Modifiers are valuable coding tools that explain to payers the specific work that was done by a physician during treatment of a patient. They’re important for representing the medical decision-making (MDM) a physician must demonstrate in order to bill, and be paid for, all the services they render.
DEFINING MODIFIER 25
Modifier 25 is a particularly meaningful coding tool for physicians who bill for evaluation and management (E/M) services. CPT guidelines define the 25 modifier as “significant, separately identifiable evaluation and management (E/M) service by the same physician on the same day of the procedure or other service.”
Modifier 25 reports that the physician performed an exam which qualified as significantly separate from any other services rendered that day. But what qualifies that exam as ‘significantly separate’ from the rest?
The following is an example of when to use modifier 25 to appropriately code for a provider’s services:
An oral physician examines an established patient during a regularly scheduled routine check and performs a full intra oral and extra oral examination During the patient’s exam, a new suspicious lesion is discovered. The physician determines this should be tested. He performs an oral DNA and CBCT.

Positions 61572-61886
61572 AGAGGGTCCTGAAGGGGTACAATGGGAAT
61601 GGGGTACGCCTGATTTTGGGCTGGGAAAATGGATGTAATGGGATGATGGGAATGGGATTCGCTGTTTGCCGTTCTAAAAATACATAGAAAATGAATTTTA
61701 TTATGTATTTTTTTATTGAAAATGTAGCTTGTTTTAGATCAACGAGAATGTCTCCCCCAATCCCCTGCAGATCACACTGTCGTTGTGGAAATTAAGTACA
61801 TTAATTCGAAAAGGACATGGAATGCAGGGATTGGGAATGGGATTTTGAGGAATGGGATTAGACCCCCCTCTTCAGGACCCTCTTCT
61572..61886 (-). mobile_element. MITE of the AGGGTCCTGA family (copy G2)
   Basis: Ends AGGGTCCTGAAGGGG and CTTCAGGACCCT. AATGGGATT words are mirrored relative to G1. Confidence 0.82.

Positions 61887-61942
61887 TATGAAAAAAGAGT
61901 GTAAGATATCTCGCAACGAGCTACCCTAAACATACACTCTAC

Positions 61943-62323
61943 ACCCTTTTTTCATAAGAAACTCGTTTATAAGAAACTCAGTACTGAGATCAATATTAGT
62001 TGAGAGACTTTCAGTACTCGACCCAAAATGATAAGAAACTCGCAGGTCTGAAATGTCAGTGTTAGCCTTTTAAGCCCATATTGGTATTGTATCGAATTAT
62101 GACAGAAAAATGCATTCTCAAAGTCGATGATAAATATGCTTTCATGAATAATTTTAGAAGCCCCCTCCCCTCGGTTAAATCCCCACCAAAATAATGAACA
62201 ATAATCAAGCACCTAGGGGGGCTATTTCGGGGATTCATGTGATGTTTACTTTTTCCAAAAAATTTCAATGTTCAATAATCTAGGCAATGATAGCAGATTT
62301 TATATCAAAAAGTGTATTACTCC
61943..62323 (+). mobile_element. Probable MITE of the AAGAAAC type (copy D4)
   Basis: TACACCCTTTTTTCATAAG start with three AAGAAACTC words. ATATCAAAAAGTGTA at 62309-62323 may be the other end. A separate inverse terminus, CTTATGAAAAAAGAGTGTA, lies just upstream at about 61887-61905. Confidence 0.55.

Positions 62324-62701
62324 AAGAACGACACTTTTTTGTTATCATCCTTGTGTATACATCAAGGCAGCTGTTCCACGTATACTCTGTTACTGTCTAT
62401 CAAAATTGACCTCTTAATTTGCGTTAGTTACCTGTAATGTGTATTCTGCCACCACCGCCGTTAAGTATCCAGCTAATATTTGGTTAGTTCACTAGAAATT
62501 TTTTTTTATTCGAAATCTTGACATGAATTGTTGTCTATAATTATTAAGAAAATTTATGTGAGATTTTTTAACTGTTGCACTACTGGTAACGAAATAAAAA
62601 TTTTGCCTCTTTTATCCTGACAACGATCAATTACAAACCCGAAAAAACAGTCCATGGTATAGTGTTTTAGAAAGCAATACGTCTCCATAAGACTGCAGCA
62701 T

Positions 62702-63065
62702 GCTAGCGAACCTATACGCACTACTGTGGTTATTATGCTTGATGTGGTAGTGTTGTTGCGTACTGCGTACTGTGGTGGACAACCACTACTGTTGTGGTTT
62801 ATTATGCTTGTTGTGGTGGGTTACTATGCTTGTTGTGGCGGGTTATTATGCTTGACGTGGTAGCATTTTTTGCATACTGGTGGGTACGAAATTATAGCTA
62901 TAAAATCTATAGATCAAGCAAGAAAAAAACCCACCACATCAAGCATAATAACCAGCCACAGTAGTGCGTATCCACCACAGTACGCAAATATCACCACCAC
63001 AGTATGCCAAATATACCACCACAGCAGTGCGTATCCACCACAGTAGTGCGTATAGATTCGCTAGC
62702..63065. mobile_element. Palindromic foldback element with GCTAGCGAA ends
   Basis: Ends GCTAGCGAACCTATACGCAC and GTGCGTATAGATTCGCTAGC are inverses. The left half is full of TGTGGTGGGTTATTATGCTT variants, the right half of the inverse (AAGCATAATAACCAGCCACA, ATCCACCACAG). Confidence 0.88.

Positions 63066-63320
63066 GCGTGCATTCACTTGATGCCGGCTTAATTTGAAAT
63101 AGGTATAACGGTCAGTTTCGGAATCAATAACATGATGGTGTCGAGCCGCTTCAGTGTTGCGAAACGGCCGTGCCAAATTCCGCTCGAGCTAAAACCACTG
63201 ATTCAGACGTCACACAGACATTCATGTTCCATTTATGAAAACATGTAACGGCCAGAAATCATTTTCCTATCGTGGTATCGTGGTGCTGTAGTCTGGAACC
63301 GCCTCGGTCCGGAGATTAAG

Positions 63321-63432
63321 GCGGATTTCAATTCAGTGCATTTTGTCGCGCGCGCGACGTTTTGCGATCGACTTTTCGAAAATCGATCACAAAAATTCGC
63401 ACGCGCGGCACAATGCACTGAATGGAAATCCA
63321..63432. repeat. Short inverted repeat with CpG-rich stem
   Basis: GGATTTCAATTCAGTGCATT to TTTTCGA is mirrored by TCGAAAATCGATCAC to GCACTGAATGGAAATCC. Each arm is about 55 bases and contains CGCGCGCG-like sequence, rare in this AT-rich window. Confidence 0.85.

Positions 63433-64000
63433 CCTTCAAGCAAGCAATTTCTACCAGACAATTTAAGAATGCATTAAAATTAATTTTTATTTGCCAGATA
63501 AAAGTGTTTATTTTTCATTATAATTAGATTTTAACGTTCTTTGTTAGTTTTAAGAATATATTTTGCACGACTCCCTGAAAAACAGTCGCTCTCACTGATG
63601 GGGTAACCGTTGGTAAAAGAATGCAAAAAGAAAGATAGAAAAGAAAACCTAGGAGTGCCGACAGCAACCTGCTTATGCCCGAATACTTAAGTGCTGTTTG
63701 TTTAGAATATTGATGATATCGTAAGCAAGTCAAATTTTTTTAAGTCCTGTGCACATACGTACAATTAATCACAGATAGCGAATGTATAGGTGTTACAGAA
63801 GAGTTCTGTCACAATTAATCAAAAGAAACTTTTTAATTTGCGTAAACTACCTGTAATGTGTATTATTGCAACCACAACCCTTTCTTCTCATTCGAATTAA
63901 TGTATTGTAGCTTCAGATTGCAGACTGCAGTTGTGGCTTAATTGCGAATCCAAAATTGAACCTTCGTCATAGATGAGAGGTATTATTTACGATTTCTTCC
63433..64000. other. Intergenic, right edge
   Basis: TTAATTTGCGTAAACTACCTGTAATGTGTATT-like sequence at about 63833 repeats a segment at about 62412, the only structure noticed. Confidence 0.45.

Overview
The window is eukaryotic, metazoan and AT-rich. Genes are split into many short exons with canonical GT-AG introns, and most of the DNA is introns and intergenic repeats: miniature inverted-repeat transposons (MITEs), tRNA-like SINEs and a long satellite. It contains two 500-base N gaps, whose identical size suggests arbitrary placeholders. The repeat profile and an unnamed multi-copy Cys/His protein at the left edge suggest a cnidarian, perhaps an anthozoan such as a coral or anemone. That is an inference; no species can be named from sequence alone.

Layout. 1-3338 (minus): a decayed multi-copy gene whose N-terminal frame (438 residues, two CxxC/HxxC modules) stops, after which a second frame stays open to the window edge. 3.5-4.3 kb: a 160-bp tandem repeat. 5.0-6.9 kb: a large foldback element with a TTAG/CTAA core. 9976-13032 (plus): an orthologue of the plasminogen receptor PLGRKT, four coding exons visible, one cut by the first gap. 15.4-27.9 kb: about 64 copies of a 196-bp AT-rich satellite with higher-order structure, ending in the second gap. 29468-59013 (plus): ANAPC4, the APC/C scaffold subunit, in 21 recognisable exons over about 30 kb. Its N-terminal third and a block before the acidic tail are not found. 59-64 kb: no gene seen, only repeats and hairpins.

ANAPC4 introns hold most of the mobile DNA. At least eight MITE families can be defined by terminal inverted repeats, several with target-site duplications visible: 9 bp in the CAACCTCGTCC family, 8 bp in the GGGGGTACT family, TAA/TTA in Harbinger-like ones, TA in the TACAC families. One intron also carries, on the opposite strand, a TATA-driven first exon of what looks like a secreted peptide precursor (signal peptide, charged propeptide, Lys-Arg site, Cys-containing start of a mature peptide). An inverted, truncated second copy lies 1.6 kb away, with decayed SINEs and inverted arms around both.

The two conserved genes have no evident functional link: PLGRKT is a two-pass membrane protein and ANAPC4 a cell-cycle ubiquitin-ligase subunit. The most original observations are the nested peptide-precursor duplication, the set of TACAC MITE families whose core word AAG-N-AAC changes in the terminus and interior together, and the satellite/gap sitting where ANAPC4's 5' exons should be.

In this scenario, the E/M would qualify as a separately identifiable service (updating patient history from the past year exam of moderate-high complexity)that required further diagnostic tests. The correct and appropriate reporting for this visit would be to add modifier 25 to the E/M and code the completed services as follows: 99213-25,
JUSTIFYING USE OF MODIFIER 25
As with all matters of provider service billing, understanding the necessity of justification of services performed is mandatory. In a word (or maybe three): document, document, document. Especially with modifier 25, clear, detailed physician documentation is key to supporting the MDM involved during the treatment rendered.
The provider must demonstrate their thought process in the required documentation, as it will serve a critical role; without a proper medical record, payers may continue to render determinations of incorrect claim denials or underpayments. With proper supporting documentation, even if a payer is incorrectly denying services, the physician’s billing staff will have a leg to stand on when filing claims reconsiderations.
Understanding the correct and appropriate use of modifier 25 will be key to filing correct claims, which will then result in correct payment. Not only does the 25 modifier allow us to code physician services to the highest level of specificity possible, but it ensures the physician is paid accordingly for those services. However, this doesn’t mean coding and reimbursement is all dependent upon modifier 25 alone; physicians are responsible for sufficiently documenting the need for E/M services separate from the procedure/s subsequently performed.
Physicians and their coding and billing staff will need to work as a team in order to create the clearest and accurate E/M claims, fully supported with proper medical documentation.